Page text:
The evidence lies in the fossil record of a new genus of multituberculate—a small, rodent-like mammal that lived during the Late Cretaceous of the dinosaur era—called Filikomys primaevus (translates to “youthful, friendly mouse”). The fossils, which are the most complete mammal fossils ever found from the Mesozoic in North America, indicate that F. primaevus engaged in multi-generational, group-nesting and burrowing behavior, and possibly lived in colonies. University of Washington Biology and Burke Museum Graduate Student Luke Weaver, UW Professor of Biology and Burke Museum Curator of Vertebrate Paleontology Gregory Wilson Mantilla, and co-authors analyzed several fossils, extracted from a well-known dinosaur nesting site called Egg Mountain in western Montana, that are about 75.5 million years old.
Fossil skulls and skeletons of at least 22 individuals of F. primaevus were discovered at Egg Mountain, typically clustered together in groups of two to five, with at least 13 individuals being found within a 30 m2 area in the same rock layer. Based on how well preserved the fossils are, the type of rock they’re preserved in, and F. primaevus’ powerful shoulders and elbows that are similar to today’s living burrowing animals, Weaver, Wilson Mantilla, and co-authors hypothesize these animals lived in burrows and were nesting together. Furthermore, the animals found were a mixture of multiple mature adults and young adults, suggesting these were truly social groups as opposed to just parents raising their young.
“It was crazy finishing up this paper right as the stay-at-home orders were going into effect—here we all are trying our best to socially distance and isolate, and I’m writing about how mammals were socially interacting way back when dinosaurs were still roaming the Earth!” Weaver said. “It is really powerful, I think, to see just how deeply rooted social interactions are in mammals. Because humans are such social animals, we tend to think that sociality is somehow unique to us, or at least to our close evolutionary relatives, but now we can see that social behavior goes way further back in the mammalian family tree. Multituberculates are one of the most ancient mammal groups, and they’ve been extinct for 35 million years, yet in the Late Cretaceous they were apparently interacting in groups similar to what you would see in modern-day ground squirrels.”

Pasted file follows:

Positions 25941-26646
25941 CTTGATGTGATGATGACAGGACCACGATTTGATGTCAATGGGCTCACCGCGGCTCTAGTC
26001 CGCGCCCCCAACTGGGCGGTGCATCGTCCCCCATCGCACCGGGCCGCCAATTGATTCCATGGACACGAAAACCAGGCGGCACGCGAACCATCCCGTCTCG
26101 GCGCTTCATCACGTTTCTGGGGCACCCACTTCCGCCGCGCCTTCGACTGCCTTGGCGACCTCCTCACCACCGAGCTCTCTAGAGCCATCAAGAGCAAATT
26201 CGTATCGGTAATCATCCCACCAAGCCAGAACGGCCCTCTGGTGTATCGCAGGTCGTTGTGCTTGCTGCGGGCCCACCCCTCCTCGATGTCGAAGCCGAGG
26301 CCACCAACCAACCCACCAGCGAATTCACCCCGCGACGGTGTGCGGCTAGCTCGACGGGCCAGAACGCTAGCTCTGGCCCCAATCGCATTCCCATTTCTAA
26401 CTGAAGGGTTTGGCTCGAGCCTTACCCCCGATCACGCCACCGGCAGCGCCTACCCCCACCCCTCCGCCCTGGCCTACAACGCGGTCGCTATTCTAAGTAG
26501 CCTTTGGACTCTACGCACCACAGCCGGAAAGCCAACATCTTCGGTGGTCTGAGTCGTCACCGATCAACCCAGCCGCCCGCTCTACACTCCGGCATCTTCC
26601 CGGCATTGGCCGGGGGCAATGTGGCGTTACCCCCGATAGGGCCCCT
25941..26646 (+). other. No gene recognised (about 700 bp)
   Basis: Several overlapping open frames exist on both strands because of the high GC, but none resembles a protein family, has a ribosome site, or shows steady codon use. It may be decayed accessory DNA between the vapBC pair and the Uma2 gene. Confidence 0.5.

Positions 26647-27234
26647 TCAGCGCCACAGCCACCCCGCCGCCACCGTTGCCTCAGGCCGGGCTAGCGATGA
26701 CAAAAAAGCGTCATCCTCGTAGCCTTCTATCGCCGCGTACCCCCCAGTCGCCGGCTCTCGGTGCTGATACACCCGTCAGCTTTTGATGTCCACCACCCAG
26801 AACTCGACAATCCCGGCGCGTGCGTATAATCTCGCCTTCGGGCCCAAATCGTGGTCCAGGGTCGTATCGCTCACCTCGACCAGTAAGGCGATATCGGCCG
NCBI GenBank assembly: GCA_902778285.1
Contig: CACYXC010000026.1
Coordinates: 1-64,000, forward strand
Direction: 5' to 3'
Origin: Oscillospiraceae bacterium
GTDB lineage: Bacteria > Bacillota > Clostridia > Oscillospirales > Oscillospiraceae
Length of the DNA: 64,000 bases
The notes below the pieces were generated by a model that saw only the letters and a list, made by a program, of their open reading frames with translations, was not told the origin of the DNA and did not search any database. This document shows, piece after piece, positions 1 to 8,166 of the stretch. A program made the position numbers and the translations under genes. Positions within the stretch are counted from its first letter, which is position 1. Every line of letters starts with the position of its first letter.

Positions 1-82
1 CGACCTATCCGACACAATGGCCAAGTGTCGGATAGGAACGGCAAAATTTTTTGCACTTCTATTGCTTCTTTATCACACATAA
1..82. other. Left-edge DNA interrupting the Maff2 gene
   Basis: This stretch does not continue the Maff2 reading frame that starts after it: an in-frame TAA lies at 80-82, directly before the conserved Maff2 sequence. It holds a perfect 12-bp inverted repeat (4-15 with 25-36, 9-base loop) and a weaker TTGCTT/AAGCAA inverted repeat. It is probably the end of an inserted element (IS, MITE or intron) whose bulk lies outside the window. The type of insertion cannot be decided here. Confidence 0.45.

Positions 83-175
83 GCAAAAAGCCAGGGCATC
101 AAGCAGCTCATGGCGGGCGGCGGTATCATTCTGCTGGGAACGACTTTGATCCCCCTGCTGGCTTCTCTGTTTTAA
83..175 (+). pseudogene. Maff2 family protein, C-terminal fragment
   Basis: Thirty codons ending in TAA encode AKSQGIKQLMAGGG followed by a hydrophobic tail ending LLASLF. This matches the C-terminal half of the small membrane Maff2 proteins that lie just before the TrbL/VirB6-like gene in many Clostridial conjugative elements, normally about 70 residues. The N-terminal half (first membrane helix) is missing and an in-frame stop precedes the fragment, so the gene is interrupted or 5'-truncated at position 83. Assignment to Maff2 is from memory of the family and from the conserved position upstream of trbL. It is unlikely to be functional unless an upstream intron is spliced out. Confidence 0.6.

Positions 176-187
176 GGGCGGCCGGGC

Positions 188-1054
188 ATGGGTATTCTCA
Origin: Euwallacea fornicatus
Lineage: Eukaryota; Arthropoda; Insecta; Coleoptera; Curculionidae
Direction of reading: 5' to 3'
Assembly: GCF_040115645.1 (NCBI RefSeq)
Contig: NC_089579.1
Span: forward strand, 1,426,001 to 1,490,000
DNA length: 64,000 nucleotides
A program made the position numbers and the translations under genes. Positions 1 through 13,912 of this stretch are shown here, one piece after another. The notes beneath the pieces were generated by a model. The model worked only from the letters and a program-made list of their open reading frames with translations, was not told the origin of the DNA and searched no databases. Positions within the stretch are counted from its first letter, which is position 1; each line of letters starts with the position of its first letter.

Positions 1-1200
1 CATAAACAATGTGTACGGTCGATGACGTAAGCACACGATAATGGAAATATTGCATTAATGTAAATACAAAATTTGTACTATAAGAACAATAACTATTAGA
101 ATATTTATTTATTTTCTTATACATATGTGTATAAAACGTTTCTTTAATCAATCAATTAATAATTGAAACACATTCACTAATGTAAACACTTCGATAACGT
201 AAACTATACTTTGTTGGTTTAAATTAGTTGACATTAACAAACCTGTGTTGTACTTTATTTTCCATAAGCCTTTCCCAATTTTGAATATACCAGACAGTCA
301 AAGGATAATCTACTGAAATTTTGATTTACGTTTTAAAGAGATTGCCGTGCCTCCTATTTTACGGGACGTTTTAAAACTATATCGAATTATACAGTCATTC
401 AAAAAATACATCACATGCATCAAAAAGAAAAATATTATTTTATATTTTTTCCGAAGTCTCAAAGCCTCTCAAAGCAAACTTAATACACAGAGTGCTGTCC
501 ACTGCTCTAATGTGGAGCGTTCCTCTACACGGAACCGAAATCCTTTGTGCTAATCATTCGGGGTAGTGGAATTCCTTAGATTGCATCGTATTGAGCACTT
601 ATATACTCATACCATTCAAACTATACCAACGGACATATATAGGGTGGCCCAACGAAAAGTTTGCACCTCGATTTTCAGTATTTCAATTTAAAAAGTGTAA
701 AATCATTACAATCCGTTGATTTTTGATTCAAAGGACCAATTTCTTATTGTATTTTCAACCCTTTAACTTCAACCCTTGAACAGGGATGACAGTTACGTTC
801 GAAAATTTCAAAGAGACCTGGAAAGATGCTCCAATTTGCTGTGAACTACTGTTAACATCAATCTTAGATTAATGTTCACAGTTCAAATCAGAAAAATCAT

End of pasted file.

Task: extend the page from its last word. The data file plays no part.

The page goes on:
It is really powerful to see just how deeply rooted social interactions are in mammals.
— Luke Weaver, Burke Museum and UW Biology Graduate Student
Previously, scientists thought social behavior in mammals first emerged after the mass extinction that killed off the dinosaurs, and mostly in the group of mammals humans belong to, called Placentalia (mammals that have the fetus carried in the mother’s uterus until a late stage of development). But these fossils show mammals were socializing during the Age of Dinosaurs, and in an entirely different and more ancient group of mammals—the multituberculates.
“These fossils are game changers,” Wilson Mantilla said. “As paleontologists working to reconstruct the biology of mammals from this time period, we’re usually stuck staring at individual teeth and maybe a jaw that rolled down a river, but here we have multiple, near complete skulls and skeletons preserved in the exact place where the animals lived. We can now credibly look at how mammals really interacted with dinosaurs and other animals that lived at this time.”
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Lucas N. Weaver, David J. Varricchio, Eric J. Sargis, Meng Chen, William J. Freimuth, Gregory P. Wilson Mantilla. November 2, 2020. Early Mammalian Social Behaviour revealed by Multituberculates from a Dinosaur Nesting Site.